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Board game helps hone new nurses’ skills

New nurses and students are learning about management skills thanks to a board game featuring a miniature ward.
Ward_Game_tile.jpg

New nurses and students are learning about management skills thanks to a board game featuring a miniature ward.

Practice development nurse Adrian Debney developed the interactive game at the Queen Elizabeth Hospital Kings Lynn NHS Foundation Trust to help staff consider real-life scenarios.

The board recreates a ward with bays, side rooms and kitchen, and has cards profiling the skills of the fictional ward staff.

Mr Debney said the game was an engaging tool to help hone staffs skills before they hit the wards.

Scenarios include managing a norovirus outbreak and what to do when a discharged patient leaves their keys behind.

Safe space

While the game is a novel idea, there is a sound theory behind it, said Mr Debney, who hopes

New nurses and students are learning about management skills thanks to a board game featuring a miniature ward.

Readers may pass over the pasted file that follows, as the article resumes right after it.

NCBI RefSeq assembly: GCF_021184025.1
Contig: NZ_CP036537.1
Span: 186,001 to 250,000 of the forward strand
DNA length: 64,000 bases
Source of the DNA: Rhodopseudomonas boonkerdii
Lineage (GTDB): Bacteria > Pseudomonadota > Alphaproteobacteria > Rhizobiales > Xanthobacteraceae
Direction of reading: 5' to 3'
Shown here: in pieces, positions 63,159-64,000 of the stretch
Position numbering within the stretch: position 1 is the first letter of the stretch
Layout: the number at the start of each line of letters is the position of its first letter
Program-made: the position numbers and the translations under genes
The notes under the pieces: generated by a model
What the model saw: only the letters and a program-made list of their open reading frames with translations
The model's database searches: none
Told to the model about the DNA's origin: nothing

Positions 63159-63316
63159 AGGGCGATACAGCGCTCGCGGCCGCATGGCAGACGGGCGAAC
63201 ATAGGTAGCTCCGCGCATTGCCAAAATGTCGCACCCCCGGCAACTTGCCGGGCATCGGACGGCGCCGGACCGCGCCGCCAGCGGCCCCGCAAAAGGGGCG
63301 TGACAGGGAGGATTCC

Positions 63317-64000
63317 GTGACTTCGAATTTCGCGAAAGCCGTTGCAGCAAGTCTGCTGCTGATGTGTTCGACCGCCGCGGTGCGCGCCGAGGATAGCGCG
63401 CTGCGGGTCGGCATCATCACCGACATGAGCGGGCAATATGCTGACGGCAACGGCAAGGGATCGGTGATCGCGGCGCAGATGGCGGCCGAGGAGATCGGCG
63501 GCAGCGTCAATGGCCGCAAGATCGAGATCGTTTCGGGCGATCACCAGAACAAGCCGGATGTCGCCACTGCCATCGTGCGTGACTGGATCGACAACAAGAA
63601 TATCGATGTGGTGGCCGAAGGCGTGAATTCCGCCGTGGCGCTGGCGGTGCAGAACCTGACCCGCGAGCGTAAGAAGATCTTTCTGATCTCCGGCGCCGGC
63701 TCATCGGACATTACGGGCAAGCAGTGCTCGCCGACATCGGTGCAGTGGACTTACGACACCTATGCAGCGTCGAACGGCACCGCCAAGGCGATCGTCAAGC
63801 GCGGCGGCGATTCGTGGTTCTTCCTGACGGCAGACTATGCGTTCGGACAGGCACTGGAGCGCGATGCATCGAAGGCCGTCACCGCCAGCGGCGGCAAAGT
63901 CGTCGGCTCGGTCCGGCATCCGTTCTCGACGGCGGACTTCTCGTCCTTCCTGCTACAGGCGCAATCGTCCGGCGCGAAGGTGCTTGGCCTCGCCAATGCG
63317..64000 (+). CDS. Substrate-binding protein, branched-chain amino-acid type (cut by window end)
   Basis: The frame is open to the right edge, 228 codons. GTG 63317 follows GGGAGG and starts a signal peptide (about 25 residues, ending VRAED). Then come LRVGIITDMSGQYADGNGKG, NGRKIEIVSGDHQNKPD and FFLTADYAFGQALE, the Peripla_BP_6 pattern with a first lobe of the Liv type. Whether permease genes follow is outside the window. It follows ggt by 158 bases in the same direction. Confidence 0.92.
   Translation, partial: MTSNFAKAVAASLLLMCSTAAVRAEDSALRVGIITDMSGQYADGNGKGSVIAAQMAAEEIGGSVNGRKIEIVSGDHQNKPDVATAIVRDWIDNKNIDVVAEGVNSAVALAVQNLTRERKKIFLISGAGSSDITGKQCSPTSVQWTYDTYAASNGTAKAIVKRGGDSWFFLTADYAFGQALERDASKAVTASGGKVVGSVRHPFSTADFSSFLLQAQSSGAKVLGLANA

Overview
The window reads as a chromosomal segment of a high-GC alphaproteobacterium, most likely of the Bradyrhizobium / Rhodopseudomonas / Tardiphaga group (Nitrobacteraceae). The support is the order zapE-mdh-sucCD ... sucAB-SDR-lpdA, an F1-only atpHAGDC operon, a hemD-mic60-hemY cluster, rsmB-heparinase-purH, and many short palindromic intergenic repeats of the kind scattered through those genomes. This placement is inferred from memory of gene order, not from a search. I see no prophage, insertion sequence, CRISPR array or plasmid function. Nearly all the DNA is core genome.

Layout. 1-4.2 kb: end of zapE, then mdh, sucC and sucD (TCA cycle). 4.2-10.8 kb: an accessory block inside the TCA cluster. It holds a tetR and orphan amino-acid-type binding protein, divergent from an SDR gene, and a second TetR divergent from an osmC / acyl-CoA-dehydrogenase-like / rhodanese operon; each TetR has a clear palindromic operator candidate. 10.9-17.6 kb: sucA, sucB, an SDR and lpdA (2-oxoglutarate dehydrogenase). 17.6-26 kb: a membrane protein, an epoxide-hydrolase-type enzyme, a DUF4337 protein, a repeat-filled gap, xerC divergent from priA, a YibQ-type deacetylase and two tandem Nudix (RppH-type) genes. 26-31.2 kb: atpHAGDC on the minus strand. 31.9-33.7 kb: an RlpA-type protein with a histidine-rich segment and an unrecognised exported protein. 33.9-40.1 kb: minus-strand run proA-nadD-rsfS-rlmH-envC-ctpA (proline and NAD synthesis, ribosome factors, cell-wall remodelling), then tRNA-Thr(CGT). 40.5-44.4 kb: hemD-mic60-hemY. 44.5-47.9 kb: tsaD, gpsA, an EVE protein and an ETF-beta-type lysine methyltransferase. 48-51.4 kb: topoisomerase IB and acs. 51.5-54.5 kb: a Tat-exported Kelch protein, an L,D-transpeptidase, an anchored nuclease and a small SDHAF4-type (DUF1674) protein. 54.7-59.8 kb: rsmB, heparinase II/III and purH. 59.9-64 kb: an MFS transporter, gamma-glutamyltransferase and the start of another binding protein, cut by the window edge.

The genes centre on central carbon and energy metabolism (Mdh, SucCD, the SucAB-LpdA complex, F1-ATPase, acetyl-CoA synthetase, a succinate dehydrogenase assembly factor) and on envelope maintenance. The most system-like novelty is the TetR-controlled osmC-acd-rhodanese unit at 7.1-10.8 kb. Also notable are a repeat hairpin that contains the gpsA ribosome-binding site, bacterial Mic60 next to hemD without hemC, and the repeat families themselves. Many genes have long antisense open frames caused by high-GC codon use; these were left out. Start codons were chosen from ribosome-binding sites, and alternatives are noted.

Practice development nurse Adrian Debney with
the board game he developed, aimed to help train nurses. 

Practice development nurse Adrian Debney developed the interactive game at the Queen Elizabeth Hospital King’s Lynn NHS Foundation Trust to help staff consider real-life scenarios.

The board recreates a ward with bays, side rooms and kitchen, and has cards profiling the skills of the fictional ward staff. 

Mr Debney said the game was an engaging tool to help hone staff’s skills before they hit the wards.

Scenarios include managing a norovirus outbreak and what to do when a discharged patient leaves their keys behind.

Safe space 

‘While the game is a novel idea, there is a sound theory behind it,’ said Mr Debney, who hopes the game will be used beyond the trust.

‘We know that staff develop more effective practice if they get a chance to analyse scenarios first and to look at all the ways a particular situation would play out.

‘We talk through the decisions, but by allowing them to make mistakes in a safe space we can develop their critical faculties, which will ultimately benefit patient safety.’

Other educational puzzles aimed at nurses include a game to reduce medication errors and one on caring for emergency burns patients.


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